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White House warns of 'active threat' from Microsoft email hackers

March 5, 2021. Summarized by summa-bot.

Compression ratio: 43.3%. 2 min read.

The Biden administration is increasingly sounding the alarm over a series of newly discovered cyber intrusions that Microsoft said this week were linked to China.

Washington (CNN)The Biden administration is increasingly sounding the alarm over a series of newly discovered cyber intrusions that Microsoft said this week were linked to China.

Psaki's warnings followed a tweet by national security adviser Jake Sullivan Thursday evening that underscored how concerned the Biden administration is.

Sullivan said the US government is monitoring reports that US think tanks may have been compromised by the attack, as well as "defense industrial base entities. "

In a rare step, White House officials have urged private sector organizations running localized installations of Microsoft Exchange server software to install several critical updates that were released in what information security experts described as an emergency patch release.

The cybersecurity firm FireEye said Thursday it had already identified a number of specific victims, including "US-based retailers, local governments, a university, and an engineering firm. "

Microsoft disclosed this week that it had become aware of several vulnerabilities in its server software being exploited by suspected Chinese hackers.

In the past, Microsoft said, the hacker group responsible -- which Microsoft is calling Hafnium -- has gone after "infectious disease researchers, law firms, higher education institutions, defense contractors, policy think tanks, and NGOs. " The group in question had not been previously identified to the public, according to Microsoft.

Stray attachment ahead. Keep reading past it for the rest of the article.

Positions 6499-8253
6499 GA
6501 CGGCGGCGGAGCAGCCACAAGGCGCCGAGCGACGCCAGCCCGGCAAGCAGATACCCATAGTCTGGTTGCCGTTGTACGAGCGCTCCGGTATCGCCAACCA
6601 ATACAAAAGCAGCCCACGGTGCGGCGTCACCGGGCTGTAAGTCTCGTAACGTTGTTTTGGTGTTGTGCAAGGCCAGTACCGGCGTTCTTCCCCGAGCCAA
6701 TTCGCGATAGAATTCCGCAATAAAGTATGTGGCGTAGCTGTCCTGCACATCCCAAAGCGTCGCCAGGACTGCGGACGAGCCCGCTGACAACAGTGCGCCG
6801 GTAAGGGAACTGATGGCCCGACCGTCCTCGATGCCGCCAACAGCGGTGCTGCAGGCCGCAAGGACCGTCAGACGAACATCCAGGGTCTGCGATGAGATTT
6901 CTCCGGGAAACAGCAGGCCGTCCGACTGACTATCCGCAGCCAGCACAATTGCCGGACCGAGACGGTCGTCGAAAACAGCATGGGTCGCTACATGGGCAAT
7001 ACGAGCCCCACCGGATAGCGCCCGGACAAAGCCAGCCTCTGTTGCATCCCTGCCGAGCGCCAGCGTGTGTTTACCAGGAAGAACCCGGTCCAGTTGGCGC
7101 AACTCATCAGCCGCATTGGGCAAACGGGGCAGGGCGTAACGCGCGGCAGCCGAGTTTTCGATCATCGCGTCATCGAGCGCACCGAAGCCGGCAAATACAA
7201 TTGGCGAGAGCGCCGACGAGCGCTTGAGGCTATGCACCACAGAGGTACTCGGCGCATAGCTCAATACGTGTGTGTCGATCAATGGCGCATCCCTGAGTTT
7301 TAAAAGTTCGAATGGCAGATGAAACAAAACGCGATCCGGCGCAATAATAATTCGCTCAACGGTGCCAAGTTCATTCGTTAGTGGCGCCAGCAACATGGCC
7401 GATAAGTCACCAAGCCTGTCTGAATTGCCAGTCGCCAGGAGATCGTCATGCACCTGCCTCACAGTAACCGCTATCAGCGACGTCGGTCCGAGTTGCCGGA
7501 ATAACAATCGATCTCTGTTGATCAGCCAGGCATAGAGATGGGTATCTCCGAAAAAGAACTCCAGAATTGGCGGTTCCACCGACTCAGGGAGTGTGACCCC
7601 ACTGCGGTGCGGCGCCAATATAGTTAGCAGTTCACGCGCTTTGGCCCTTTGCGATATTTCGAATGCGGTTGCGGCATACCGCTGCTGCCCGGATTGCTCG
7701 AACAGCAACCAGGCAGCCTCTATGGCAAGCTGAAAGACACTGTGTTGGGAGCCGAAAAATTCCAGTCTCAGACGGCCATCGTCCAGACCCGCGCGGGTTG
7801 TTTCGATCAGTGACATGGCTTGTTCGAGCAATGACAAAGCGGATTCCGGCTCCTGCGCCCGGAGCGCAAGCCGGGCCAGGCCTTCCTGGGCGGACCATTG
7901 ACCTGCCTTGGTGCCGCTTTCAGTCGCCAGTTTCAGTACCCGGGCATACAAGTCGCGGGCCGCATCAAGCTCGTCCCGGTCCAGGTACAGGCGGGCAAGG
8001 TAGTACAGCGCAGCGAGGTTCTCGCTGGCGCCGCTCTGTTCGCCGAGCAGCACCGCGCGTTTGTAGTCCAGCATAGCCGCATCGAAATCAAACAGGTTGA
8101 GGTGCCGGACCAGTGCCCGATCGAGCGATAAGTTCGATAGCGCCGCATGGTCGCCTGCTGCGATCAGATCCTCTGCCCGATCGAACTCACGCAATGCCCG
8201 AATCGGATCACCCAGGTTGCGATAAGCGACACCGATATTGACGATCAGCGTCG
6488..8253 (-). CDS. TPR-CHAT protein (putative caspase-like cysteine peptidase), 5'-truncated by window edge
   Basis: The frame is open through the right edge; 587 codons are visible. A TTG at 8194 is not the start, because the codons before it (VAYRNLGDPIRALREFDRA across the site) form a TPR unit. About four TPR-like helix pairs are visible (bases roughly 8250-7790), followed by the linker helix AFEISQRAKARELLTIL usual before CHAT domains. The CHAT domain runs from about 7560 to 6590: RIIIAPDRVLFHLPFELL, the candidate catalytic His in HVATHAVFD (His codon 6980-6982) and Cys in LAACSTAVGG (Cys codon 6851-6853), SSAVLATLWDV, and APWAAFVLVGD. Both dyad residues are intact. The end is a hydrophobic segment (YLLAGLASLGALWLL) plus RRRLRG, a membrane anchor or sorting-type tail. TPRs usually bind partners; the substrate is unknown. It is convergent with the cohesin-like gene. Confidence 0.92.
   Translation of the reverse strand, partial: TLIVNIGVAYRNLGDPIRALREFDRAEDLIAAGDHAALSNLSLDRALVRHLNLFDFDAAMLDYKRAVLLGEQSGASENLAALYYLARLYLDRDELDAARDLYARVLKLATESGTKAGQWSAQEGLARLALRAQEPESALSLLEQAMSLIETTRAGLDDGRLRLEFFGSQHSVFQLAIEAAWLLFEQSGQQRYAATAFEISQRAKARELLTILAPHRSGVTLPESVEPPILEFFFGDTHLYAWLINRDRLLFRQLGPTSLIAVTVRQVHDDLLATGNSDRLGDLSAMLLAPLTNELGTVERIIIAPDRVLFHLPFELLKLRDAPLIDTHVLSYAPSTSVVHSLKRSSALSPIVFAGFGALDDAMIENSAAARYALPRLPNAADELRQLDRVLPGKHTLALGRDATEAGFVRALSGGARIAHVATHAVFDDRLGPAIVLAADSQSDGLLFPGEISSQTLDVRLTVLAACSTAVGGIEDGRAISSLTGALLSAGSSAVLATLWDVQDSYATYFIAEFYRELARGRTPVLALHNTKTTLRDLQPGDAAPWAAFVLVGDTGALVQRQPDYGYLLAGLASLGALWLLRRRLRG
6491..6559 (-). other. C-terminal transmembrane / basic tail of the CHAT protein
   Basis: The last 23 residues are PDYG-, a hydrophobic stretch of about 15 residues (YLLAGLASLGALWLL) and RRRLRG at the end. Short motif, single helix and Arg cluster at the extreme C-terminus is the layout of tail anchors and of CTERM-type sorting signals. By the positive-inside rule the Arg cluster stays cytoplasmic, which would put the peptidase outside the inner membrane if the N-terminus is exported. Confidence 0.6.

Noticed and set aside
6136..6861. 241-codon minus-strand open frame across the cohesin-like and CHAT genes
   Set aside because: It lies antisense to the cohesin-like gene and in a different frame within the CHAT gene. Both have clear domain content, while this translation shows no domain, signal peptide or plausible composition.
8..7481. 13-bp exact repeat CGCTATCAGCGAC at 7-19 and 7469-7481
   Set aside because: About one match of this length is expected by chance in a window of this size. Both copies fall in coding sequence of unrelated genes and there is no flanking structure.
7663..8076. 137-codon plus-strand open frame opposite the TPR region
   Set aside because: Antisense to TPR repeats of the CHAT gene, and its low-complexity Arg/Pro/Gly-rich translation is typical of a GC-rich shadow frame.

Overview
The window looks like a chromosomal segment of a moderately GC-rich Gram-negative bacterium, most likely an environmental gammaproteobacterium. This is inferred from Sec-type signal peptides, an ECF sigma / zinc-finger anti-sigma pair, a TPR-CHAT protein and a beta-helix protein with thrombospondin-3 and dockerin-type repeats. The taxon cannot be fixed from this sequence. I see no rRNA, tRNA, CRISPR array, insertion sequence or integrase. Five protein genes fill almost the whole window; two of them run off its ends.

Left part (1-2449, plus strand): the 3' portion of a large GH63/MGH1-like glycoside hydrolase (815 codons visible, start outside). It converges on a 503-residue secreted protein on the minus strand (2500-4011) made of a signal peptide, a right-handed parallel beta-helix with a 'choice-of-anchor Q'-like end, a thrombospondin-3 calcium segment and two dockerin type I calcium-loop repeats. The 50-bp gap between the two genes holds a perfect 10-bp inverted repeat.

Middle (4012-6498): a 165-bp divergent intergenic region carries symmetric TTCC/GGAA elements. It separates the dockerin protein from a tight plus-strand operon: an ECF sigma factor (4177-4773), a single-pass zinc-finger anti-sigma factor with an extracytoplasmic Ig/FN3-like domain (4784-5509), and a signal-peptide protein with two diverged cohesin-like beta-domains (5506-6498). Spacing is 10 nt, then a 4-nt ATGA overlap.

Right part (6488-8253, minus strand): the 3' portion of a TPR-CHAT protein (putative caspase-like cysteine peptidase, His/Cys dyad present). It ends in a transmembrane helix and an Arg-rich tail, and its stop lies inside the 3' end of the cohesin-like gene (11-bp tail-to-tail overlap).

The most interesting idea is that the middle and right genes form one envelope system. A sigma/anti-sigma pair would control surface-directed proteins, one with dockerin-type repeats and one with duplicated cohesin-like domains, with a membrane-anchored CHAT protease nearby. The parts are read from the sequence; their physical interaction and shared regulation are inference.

The announcement marked the latest information security crisis to hit the US after FireEye, Microsoft and others reported a suspected Russian hacking campaign that began by infiltrating the IT software company SolarWinds.

But the malicious activity disclosed this week is not in any way related to the SolarWinds hack, Microsoft said Tuesday.

Microsoft typically releases software updates on the second Tuesday of each month.

The Department of Homeland Security also released an emergency directive on Tuesday requiring federal agencies to either update their servers or to disconnect them.

"We urge network operators to take it very seriously," Psaki said of the directive.

Once the Hafnium attackers compromise an organization, Microsoft said, they have been known to download data such as address books and to gain access to its user account database.

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